I know in C#, by default, objects are passed by reference
That's not correct. In C#, parameters are passed by value by default. But if that parameter is a reference type (like a class or interface), then it's the reference that's passed by value, not the object itself. If you actually want to pass by reference, you need to use ref, out or in.
However I ...
imagine an implicit enumeration
I think this is the key point. Implicit means not an actual enum type, but, say, numbers with special meaning.
const int A = 1;
const int B = 2;
const int C = 3;
And a method that is using the switch statement:
public void DoSomething(int type)
That is perfectly fine. This is often the compromise between the "passing everything in makes it too complex!" and the "using a static directly makes things inflexible and hard to test!" camps.
Personally, I would only do this if the common (75%+) usage is to use the default instance. Otherwise, people will go with the easiest route (less arguments) which ...
No, you absolutely should not choose variable names to conform to your language's default values.
The point of variable names is to make reading code easier for the maintainer. Default values are a detail of the language specification (or sometimes even of the implementation) and may or may not match with your intent in using a flag variable. Therefore it'...
You need to migrate some data. This logic belongs in that script. The script should change current entries to 15, but you absolutely shouldn't leave artifacts of that decision in your schema. After the migration, the number '15' isn't part of your domain, so shouldn't appear in a constraint or default.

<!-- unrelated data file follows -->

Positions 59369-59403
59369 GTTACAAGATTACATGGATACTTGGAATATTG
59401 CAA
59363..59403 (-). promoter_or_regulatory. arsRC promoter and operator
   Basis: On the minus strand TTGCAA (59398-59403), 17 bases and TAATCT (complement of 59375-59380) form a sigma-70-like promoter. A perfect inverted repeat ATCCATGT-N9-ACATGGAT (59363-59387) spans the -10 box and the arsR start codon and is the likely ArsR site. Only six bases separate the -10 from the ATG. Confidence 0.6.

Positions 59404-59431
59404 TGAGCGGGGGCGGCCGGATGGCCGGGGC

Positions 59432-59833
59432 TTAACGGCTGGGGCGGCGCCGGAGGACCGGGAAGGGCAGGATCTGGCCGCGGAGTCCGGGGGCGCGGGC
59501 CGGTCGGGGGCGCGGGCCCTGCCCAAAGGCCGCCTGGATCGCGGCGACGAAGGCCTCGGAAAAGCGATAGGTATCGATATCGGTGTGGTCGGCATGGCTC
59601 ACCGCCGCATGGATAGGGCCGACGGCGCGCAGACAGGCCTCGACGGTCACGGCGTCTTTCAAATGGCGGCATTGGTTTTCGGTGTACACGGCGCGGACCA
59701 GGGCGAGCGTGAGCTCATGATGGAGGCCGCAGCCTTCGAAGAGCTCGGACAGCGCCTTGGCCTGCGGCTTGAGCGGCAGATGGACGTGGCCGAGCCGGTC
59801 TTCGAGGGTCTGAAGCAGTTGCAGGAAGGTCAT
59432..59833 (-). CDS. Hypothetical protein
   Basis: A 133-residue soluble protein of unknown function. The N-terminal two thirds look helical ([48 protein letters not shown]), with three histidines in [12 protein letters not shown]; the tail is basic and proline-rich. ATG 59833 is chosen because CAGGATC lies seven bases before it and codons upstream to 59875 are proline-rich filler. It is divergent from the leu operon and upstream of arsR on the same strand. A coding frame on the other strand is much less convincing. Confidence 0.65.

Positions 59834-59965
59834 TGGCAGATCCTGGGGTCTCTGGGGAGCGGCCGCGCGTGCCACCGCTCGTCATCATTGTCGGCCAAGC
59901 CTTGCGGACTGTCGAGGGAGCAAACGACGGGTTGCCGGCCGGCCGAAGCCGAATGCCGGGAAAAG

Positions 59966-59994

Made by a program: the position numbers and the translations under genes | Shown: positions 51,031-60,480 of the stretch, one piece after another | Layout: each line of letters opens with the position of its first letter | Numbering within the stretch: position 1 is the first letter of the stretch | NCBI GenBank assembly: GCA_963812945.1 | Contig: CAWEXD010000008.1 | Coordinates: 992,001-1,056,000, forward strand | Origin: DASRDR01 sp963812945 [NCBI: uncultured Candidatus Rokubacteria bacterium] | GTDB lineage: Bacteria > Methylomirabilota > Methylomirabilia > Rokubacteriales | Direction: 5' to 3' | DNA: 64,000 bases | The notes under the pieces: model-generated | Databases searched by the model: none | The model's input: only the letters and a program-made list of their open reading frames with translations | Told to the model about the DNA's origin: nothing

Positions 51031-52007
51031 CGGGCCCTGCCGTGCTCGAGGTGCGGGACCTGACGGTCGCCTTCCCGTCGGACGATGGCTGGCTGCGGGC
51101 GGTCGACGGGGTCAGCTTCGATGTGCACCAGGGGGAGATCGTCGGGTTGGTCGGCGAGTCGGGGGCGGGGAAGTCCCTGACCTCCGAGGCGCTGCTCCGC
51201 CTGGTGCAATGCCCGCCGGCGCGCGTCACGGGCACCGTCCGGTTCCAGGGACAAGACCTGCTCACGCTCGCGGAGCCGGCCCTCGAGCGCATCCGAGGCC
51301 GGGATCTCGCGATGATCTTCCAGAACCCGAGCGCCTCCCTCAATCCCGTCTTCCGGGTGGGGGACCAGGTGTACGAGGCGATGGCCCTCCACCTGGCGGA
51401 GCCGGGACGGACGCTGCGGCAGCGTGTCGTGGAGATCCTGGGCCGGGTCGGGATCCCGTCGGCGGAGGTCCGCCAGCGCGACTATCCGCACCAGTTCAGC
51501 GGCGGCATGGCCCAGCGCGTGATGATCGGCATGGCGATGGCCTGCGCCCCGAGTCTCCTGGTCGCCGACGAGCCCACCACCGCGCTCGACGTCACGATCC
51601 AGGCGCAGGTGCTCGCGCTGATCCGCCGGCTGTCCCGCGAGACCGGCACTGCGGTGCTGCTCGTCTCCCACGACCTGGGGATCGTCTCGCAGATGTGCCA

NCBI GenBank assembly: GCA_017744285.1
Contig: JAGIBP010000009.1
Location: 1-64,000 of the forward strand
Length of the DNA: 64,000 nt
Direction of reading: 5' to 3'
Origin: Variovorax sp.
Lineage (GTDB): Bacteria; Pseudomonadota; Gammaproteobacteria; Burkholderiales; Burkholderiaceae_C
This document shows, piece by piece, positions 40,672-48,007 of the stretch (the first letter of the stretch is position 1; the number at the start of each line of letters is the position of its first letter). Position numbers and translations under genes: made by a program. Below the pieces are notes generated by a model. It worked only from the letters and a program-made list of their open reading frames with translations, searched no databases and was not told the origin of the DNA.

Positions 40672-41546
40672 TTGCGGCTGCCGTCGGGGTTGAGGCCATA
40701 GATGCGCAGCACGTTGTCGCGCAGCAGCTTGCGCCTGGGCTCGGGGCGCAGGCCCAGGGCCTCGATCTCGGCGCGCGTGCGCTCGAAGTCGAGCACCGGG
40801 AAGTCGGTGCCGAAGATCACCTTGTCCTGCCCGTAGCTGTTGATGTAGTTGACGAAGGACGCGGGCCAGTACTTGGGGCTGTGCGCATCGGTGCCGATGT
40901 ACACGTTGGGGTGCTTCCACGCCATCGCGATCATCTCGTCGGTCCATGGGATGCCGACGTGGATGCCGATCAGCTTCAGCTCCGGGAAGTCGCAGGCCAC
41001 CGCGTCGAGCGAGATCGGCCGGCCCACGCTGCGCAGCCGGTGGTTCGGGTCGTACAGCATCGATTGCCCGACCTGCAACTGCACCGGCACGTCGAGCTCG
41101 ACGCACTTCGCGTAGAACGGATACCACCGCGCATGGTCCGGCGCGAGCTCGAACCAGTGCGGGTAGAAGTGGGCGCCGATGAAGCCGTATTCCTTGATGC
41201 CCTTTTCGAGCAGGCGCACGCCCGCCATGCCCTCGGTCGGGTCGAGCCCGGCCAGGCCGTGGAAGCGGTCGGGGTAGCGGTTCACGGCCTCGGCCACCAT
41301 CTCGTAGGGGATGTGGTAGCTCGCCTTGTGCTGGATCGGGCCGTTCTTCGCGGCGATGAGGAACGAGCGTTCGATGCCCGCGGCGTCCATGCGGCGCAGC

If you expect to be able to change this default value ...
Why allow the impossible?
I believe that I should be setting the Method property to string.Empty by default, and if the user doesn't supply the Method then the service won't execute (I.E. I'll check for that, and throw an exception if they didn't supply it).
Why? Why would you create a parameterless constructor if you know that it's going to blow up ...
Using try/catch for logical branching is not recommended in general, but there are legitimate uses. One example, when you have to query a third party API, and there is no other way to access it. To keep you code more readable, you could encapsulate the try/catch in single, isolated function like
function GetSomethingFromThirdPartyApi(parameter, ...
You're overthinking it.
A distributed cache's goal is to optimize performance, nothing more. If you expect data to always be cached, your design is flawed. You may not have the data for a bunch of reasons other (and much more current) than the unavailability of the cache service:
The data was not cached yet,
The data became obsolete and should be ...
If those parameters are not optional, then raise an exception.
Is they shoudn't be optional, then Intelligent defaults are a good idea.
Also if GameBaseClass is a top abstraction, you are adhering to the Dependency Inversion Principle. Your class depends on an abstraction not on a concretion.
An aside: You have parameters default value set to null and then the first thing you do is null check them. Have you tried method overloading. Ie
public static function MakeFromName(String mystring)